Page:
If you find mold, the US Department of Agriculture (USDA) suggests discarding the entire loaf.
- Adverse odor:
The smell of alcohol can sometimes be detected in the loaf of bread. When the yeast settles in the bread and converts the carbohydrates into carbon dioxide and alcohol, a distinct odor emerges.
- Unpleasant taste:
If you stored the bread in a humid environment or you exposed it to a hot environment, even if only for a short time, it could compromise its preservation, giving it a “strange taste.” Taste variation is an indicator of spoiled food, even if you can’t detect mold with your naked eye.
- Hard texture:
Bread that hasn’t been properly packed and stored can turn stale or dry. Stale bread can still be eaten as long as it doesn’t have mold on it, but it won’t taste as delicious as fresh bread. Staling is linked with changes in the crystalline state of the starch present, which contribute to progressive firming of the product crumb. The changes in starch crystalline structure during post-baking storage are the ones we commonly refer to as `starch retrogradation’. During baking the starch present in bread doughs and cake batters undergoes a transformation known as `gelatinization’. This is a complex process but essentially involves a transition from an ordered (crystalline) to a disordered state. In the unbaked starch it is the amylopectin which contains ordered regions and is embedded in the non-crystalline matrix of the amylose, the other main constituent of wheat starch. The disordered starch state created during baking gradually begins to re-order, or `retrograde’, with storage time and contributes to the firming which we typically observe in bread crumbs. If we reheat old bread we can once again disorder the starch structure and create a soft bread crumb. However, when we subsequently store the same bread we will notice that the rate at which the crumb forms has now increased (3).
How to freeze bread?
- Short-term storage:
If you’re dealing with store-bought bread, keep it in its original packaging and place it in the freezer. If it’s homemade bread, simply wrap it tightly in plastic wrap or foil before storing it for a few weeks (make sure it’s completely cool before wrapping).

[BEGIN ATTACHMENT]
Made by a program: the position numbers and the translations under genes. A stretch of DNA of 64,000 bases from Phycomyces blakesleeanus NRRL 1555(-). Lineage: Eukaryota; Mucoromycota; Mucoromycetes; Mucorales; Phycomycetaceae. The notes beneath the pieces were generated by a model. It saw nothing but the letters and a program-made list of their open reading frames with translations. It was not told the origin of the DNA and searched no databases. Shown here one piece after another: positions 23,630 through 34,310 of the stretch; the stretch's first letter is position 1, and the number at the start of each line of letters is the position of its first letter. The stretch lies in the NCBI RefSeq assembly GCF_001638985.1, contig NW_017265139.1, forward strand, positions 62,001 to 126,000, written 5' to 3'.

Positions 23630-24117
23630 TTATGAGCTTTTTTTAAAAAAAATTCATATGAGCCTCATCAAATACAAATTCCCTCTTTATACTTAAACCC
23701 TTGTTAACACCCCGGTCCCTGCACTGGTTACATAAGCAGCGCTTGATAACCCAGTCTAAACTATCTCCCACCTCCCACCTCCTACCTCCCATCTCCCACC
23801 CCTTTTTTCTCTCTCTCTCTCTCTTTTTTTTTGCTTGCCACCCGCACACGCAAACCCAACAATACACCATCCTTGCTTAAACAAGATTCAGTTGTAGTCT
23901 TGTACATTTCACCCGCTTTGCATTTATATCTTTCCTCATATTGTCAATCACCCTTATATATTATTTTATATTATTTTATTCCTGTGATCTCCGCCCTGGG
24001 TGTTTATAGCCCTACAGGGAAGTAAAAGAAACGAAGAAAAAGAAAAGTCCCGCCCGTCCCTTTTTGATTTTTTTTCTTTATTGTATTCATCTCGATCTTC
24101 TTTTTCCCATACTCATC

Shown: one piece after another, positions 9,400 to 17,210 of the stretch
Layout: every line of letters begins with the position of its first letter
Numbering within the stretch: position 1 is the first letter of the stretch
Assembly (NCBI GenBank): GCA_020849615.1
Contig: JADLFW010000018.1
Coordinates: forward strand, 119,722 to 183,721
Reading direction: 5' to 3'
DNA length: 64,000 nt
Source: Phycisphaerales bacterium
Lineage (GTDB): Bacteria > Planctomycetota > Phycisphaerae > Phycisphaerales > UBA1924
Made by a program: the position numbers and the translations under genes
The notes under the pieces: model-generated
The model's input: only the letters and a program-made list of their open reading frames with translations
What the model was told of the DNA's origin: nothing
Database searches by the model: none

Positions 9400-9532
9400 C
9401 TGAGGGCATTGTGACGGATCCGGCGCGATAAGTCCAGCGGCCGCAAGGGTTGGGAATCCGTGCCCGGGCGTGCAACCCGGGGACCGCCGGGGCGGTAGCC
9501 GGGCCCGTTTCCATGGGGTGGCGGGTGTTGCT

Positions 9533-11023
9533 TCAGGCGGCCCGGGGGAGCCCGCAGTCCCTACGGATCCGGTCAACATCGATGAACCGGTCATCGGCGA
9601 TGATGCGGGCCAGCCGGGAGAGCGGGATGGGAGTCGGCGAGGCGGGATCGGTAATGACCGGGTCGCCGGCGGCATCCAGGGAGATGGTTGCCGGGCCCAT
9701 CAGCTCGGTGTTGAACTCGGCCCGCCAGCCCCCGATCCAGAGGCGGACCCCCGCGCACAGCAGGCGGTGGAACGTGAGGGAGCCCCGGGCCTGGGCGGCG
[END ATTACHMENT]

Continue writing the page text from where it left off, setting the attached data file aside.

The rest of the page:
- Long-term storage:
If you’re planning to keep the bread for a longer period of time, an extra layer of wrap will be required. Wrap the bread in plastic foil or freezer paper. Freeze for up to six months after labeling.
Your bread will have an unpleasant freezer burn flavor if you keep it frozen for a longer time.
Before you freeze your bread, slice it up. You won’t have to thaw and refreeze the whole loaf each time you want a piece or two.
How to thaw bread?
If you want to eat frozen bread, there’s no need to thaw it first: simply place a slice in the toaster or the oven. You may need to adjust the dial to a slightly higher temperature than when toasting fresh bread.
Alternatively, simply place the bread in the refrigerator the night before you expect to use it. By the next morning, it should have thawed and be ready to use.
In this essay, I answered the question: “Can you eat bread that has been frozen for a year?”. I also gave you simple instructions on how to store it and thaw it for eventual use.
Feel free to contact me for any additional request on this subject.
- FSIS Food Keeper Data. United States Department of Agriculture.
- Galić, K., D. Ćurić, and D. Gabrić. Shelf life of packaged bakery goods—A review. Crit rev food sci nutr, 2009, 49, 405-426.
- Cauvain, S. P. Improving the control of staling in frozen bakery products. Trends Food Sci Technol, 1998, 9, 56-61.
- Freezing and Food Safety. United States Department of Agriculture. 2013.